[bws_featured_post]I’m a monolingual parent of a multilingual child.
This is a post without tips and solutions. It is for me to check if I’m alone and nuts with my fears and at the same time, to let others know they’re not alone with their fears and nuttiness.
I spent 23 years of my life in one country, using only one language. Although my English education started in preschool, and although I consider myself fluent, I will never call myself bilingual (even though I am by definition). I had 3 years of German that resulted only in me understanding a bit and 3 years of Italian that is forgotten from not using, but speeded up my French education. I understand French, can have quite normal conversations, can read, but I stopped believing I will ever write properly.
On the other hand my daughter, not even yet 3yo speaks Polish fluently, English very well and next year will start preschool in French (one of official languages in Switzerland). When she starts school she will learn German for years (another official language of Switzerland). In other words, if we stay here, at my age she will be fluent in 4 languages at least. Which will be her native? I have no idea, she will have to decide.
And while I know all the benefits of multilingualism, it sometimes breaks my heart.
1. I feel like our relationship will lack the element of common childhood. As soon as she goes to school at the age of 5, she will sink into French rhymes, books and movies. It will be so hard to keep up with Polish without Polish surroundings and friends who would have same Polish-themed passions. I can’t quite explain it, I never planned to live abroad and I’ve always imagined it all happening in my home country.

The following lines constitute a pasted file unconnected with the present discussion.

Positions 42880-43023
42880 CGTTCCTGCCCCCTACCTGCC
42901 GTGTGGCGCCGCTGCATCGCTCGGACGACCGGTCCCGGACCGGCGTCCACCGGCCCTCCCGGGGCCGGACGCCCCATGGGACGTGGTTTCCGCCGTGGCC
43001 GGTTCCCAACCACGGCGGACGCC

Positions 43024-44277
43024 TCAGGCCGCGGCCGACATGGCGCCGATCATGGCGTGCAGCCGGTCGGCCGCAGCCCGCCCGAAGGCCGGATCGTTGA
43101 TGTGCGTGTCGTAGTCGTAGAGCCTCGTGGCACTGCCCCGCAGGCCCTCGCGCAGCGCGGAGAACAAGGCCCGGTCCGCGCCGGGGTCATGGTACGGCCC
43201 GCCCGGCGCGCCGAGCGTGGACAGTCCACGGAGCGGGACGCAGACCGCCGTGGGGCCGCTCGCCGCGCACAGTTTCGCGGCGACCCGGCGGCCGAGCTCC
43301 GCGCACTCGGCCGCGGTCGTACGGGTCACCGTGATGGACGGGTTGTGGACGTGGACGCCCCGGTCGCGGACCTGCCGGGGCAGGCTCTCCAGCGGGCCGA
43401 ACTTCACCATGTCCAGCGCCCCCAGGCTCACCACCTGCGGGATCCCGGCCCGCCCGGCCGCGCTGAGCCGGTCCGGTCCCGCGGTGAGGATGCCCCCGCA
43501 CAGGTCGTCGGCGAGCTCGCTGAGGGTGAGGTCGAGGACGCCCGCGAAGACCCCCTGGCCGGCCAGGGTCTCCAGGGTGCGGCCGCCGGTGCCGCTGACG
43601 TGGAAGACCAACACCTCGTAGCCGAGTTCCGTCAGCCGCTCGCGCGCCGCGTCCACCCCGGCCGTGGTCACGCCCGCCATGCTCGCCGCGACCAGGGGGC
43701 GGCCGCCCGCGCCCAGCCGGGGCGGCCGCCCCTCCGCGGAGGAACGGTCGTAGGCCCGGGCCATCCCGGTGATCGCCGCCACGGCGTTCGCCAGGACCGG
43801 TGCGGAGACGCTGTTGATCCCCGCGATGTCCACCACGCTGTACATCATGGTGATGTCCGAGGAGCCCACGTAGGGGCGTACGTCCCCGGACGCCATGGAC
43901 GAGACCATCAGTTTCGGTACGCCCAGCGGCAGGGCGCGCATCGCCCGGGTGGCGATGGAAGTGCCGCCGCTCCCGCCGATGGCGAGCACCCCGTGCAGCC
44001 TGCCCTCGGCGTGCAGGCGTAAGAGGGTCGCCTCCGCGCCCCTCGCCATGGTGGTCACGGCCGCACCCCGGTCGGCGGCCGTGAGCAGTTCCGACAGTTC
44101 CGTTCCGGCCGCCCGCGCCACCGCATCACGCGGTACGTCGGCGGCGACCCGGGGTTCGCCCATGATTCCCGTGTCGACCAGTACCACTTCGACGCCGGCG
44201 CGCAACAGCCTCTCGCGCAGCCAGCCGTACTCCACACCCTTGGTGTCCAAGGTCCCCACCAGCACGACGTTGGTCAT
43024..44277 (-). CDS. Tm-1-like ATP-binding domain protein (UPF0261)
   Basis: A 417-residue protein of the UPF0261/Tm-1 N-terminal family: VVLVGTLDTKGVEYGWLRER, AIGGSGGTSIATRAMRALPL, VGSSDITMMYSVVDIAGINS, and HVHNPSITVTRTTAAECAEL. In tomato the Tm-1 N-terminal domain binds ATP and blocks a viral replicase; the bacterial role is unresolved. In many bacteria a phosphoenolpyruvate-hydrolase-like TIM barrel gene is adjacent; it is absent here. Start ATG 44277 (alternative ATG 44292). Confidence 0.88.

2. I won’t be able to help her with her French essays the way my parents helped me with mine (explaining poetry, discussing, proofreading etc.). For me, it was an important element of the relationship with my parents. They’ve always discussed work with each other and I always shared school details with them. I can’t yet imagine same kind of bond with Z, as I will never be confident enough with my French.
3. I fear I won’t be able to understand her friends and so – exist in her social life. Sure, I can understand a lot of French now, but switch to slang and pop-culture jargon and you could as well be speaking Chinese…
4. What if she marries a non-native Polish speaker (which is what is going to happen)? Will Polish no longer be our family language? Can I cope with that? How?
5. As you probably noticed I am very attached to where I come from. I love my country. It is also the only country I understand 100%. I want Z to share my passion but will I be able to pass it on?
6. She will speak Polish, I have no doubts about it. But will I manage to teach her to write and read? Without these skills she won’t be able to ever feel truly Polish, or will she?
7. So many times I wonder if multi is really better than solid roots in one place? Surely that means I am not really made for being an international citizen, but also I never claimed to be one. So am I a material for a parent of a multilingual child brought up in international place?
To be honest, no week passes without me seriously considering moving back to Poland, to raise my child the way I know how to, in the place I know how to. Would she hate me for taking away multilingualism and multicultural life away from her?